I'm still alive, and having learned only that little that pushes you along time. I'm creating a new chapter for myself, and while the past was full of ambition, today needs to be about attainment.Joined on December 19, 2006, 3:38 PM Visited on January 14, 2016, 5:22 PM
I made zPlat because nobody else was really making a platformer engine of its kind. The key difference was not in what it offered in terms of functionality, but what it offered in terms of intent. If you go to zPlat's submission page, you'll see that the one screenshot I provided was not of the engine in play, but instead, it's a screenshot of the code and the *paragraphs* of commentary I made for individual lines explaining how the functions and variables interact and what the design decisions achieve.
Despite it having a fraction of the functionality that bigger engines had, despite it even being somewhat poor coding practice, it received praise and an impressive score. The reason for this is that was made to *teach* people how to code a platformer game.
When I was in High School, I submitted a tech demo of a game called Polish. It was meant to be a full game with graphics and lives and health and all of the other holdovers of arcade platformers that are going out of style, these days. The problem was that I didn't know how to code. Some controls overrode the other, the character got stuck in places, the controls were clumsy and the collisions were sketchy even under regular circumstances. I lacked a fundamental understanding of computers and I didn't know good techniques for coding.
One issue that I find with engines submitted as open source examples is that they provide code, some of it good enough to read, but it's hard to use them as learning tools, and there aren't very many project files that teach you concepts like finite state machines or how to properly calculate your controls. zPlat 8 was rewritten seven times because I kept finding amazing breakthroughs while studying all of the engines I encountered, and I had many ideas to expand into to reach beyond that.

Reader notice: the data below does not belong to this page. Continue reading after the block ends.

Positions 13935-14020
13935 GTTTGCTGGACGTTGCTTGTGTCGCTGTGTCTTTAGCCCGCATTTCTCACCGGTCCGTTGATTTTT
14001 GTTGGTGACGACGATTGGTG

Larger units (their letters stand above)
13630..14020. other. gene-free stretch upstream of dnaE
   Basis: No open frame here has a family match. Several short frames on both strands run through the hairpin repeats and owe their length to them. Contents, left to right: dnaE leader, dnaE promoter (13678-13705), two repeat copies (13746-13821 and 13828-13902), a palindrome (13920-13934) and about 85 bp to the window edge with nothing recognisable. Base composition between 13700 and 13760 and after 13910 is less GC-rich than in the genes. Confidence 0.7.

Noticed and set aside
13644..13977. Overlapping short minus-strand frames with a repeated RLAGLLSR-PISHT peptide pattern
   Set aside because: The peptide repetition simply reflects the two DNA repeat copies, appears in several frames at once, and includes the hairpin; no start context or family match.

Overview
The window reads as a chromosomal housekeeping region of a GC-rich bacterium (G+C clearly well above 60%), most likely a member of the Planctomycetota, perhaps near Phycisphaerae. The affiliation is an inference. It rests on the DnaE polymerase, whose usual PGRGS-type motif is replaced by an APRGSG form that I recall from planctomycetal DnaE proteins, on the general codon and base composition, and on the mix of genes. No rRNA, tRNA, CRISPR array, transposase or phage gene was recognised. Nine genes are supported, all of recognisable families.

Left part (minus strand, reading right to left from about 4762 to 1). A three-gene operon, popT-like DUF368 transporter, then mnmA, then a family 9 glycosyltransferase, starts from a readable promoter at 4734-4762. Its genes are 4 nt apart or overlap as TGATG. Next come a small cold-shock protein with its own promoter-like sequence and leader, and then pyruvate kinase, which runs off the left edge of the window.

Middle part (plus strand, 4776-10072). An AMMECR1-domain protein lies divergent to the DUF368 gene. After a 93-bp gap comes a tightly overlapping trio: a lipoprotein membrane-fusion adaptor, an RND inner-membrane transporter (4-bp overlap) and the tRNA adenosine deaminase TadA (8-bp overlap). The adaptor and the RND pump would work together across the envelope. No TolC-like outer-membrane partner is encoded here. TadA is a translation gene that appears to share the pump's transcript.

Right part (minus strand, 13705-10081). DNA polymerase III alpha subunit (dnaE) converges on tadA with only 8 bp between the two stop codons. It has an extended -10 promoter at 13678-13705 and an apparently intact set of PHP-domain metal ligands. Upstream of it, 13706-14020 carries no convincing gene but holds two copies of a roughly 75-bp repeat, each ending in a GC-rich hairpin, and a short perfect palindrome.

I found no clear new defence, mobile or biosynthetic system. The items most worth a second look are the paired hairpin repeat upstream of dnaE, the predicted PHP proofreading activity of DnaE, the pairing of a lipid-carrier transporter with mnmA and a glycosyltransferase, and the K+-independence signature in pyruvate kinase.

That's the thing, though, is that there's a huge price in making your projects and engines more complex - the code becomes less simple, and simplicity doesn't teach. The major setback that I endured was navigating lines and lines of code from different authors and trying to factor in my own ideas formed from observing these engines simultaneously.
That strain also fails to count the ignorance that I had as an inexperienced developer. I created "action recognition" in my platformer engine, which was just a variable that tracked my character's status, which was sort of how a finite state engine works, except it wasn't structurally set up correctly, so the code is still really complicated. zPlat is anything but perfect, it in fact fails to perform a lot of good coding practice even for its own time.